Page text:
Skin Deep

Reviewed by Susan Ware
Sunday, July 15, 2007


Women, Lingerie, and Sexuality

By Jill Fields

Univ. of California. 375 pp. Paperback, $21.95

In November 1937 a surprise hit opened on Broadway: "Pins and Needles," a musical revue/political commentary staged by the International Ladies Garment Workers Union. The play featured actual garment workers entertaining Depression-era audiences with a surprisingly professional production featuring songs, dances and skits about working-class life. In 1938, "Pins and Needles" was performed for Franklin and Eleanor Roosevelt at the White House.

What does a musical revue have to do with the history of lingerie? In the skilled hands of historian Jill Fields, "Pins and Needles" bridges "the glamorous culture industry" represented by fashion and Broadway and the "unglamorous garment industry," where predominantly female -- and predominantly white -- workers toiled in drab conditions to make sexy items of intimate apparel. Fields challenges modern readers to think about the often invisible connections between production and consumption, an invisibility that parallels the nature of garments not meant to be seen -- at least not until recently -- and yet which play such a key role in influencing notions of femininity, sexuality and erotic behavior.

This wide-ranging and literate book is not a coffee table history of lingerie. Instead, it treats intimate apparel, a term first used in the 1920s, as social and cultural history. For example, the evolution of drawers (as underpants were called until the 1920s) from open-crotch to closed-crotch was not just a matter of changing fashion styles but also represented women's new freedom to wear divided garments (as in trousers) previously associated only with men. The transition (by the 1920s) from corsets to girdles reflected a complicated interplay between corset manufacturers, who argued that all women should wear corsets, and individual women, often young, who demanded less restrictive garments to match their more active lifestyles. And the emergence of the brassiere paralleled the increasing cultural attention to breasts as the most important bodily marker of gender in 20th-century America.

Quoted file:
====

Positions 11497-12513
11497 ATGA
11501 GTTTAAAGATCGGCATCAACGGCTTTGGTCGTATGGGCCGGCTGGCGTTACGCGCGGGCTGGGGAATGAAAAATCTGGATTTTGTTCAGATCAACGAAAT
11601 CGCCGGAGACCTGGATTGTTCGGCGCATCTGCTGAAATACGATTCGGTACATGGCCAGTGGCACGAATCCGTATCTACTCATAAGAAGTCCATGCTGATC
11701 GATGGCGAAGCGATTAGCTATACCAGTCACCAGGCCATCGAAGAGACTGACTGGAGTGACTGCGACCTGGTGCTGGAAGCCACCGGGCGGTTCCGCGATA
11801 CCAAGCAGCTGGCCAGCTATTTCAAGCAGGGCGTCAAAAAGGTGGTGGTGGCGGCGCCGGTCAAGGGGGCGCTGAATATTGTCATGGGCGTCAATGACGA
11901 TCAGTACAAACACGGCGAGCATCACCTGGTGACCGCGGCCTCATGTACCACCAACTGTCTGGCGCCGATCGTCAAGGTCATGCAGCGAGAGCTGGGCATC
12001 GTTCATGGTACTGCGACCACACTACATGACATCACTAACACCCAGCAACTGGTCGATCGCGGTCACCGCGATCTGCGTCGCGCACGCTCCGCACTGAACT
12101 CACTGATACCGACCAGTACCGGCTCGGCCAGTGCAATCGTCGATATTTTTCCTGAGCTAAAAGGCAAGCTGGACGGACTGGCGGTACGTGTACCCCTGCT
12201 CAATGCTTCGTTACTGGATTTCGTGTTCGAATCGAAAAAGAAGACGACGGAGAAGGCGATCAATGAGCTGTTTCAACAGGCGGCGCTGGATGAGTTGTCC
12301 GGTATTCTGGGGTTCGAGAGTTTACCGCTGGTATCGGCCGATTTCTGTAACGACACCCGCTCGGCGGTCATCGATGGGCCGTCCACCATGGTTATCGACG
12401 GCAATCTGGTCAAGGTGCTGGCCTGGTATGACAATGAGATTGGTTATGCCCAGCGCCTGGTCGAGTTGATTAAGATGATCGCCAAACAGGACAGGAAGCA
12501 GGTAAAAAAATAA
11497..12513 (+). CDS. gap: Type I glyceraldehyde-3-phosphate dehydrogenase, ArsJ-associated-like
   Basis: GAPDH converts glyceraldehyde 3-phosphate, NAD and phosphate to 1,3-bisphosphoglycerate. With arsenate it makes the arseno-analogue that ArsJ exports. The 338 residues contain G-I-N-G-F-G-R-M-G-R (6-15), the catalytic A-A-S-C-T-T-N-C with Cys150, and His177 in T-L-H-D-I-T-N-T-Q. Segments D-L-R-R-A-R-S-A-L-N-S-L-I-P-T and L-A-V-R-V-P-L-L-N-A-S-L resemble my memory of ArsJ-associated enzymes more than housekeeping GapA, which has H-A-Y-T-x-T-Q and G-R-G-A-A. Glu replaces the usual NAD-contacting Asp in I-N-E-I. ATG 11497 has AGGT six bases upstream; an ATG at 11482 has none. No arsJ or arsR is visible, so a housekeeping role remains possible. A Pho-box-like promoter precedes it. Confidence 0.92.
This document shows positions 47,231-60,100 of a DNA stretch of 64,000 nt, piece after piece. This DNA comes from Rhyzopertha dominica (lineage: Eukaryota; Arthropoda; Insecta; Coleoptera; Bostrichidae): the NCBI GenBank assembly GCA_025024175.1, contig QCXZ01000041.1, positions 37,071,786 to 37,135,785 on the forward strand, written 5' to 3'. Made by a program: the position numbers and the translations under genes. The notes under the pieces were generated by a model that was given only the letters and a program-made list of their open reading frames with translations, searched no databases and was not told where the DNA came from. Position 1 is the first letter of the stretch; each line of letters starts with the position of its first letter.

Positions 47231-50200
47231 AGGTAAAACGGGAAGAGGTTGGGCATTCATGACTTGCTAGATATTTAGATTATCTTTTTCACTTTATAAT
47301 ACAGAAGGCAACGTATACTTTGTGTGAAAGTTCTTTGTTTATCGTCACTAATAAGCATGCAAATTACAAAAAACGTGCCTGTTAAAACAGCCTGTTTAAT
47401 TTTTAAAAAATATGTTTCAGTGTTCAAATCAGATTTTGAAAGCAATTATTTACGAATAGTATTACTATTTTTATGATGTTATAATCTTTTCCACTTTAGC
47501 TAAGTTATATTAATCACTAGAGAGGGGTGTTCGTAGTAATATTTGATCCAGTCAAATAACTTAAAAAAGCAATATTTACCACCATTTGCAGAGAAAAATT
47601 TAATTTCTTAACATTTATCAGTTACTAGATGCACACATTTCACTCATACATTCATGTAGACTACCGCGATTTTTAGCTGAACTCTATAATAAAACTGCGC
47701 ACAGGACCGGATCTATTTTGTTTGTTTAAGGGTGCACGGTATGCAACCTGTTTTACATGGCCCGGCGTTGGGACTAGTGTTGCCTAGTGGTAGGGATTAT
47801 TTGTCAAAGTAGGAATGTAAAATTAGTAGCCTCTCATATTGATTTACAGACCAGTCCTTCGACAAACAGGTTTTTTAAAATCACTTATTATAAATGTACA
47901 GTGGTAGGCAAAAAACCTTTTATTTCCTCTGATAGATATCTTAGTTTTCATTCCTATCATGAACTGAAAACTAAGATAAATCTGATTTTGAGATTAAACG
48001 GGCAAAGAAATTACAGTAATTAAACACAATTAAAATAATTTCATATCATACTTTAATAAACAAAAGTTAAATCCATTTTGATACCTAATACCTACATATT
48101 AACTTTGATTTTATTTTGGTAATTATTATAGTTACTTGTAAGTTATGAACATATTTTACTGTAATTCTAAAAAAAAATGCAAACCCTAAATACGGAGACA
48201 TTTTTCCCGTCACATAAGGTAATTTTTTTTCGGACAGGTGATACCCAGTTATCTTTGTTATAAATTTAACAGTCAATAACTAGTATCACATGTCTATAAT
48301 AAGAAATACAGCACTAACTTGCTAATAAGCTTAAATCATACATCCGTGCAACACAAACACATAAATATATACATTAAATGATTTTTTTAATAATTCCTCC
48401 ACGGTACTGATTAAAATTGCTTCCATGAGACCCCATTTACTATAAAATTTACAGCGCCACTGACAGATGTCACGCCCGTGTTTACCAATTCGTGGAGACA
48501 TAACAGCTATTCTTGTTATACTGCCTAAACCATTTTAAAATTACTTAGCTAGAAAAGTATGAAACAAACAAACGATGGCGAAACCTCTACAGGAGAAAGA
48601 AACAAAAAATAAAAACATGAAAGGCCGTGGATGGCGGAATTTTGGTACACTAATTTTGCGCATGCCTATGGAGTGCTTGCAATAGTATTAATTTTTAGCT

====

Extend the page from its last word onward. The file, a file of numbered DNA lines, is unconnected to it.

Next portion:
Fields provides an especially rich discussion of black-colored lingerie, tracing its history to traditional mourning clothes (playing on the connection of sex and death) as well as the changing role of black clothing in the fashion industry. In addition to introducing us to garment workers and their unions, she analyzes the ongoing attempts by manufacturers to market their lingerie through advertisements that often border on voyeurism. The book is generously illustrated but will still leave readers wishing for more. After all, a book about lingerie should be fun as well as a little bit naughty.

An Intimate Affair begins in the late 19th century and ends with the introduction of Dior's New Look in 1947, a cinch-waisted silhouette that symbolized a return to femininity after the rigors of World War II but also a possible step backward for convenience and comfort in women's attire. Unfortunately, Fields doesn't present much to take her story up to the present. Instead of its epilogue on representations of women's intimate apparel in contemporary feminist art, the book cries out for at least a stab at the changing cultural meanings of underwear in all aspects of popular culture since the 1950s, such as the link between second-wave feminism and bra-burning, the significance of lingerie for cross-dressers and drag queens and the recent phenomenon of underwear as outerwear.

Despite these limitations, An Intimate Affair offers a rich and nuanced understanding of how pieces of everyday clothing reflect the changing historical context of women's lives just as much as they shape the actual contours of women's bodies. Reaching into the top drawer for a piece of black lingerie will never be the same. ยท

Susan Ware is writing a book about Billie Jean King, Title IX and the history of women's sports.

© 2007 The Washington Post Company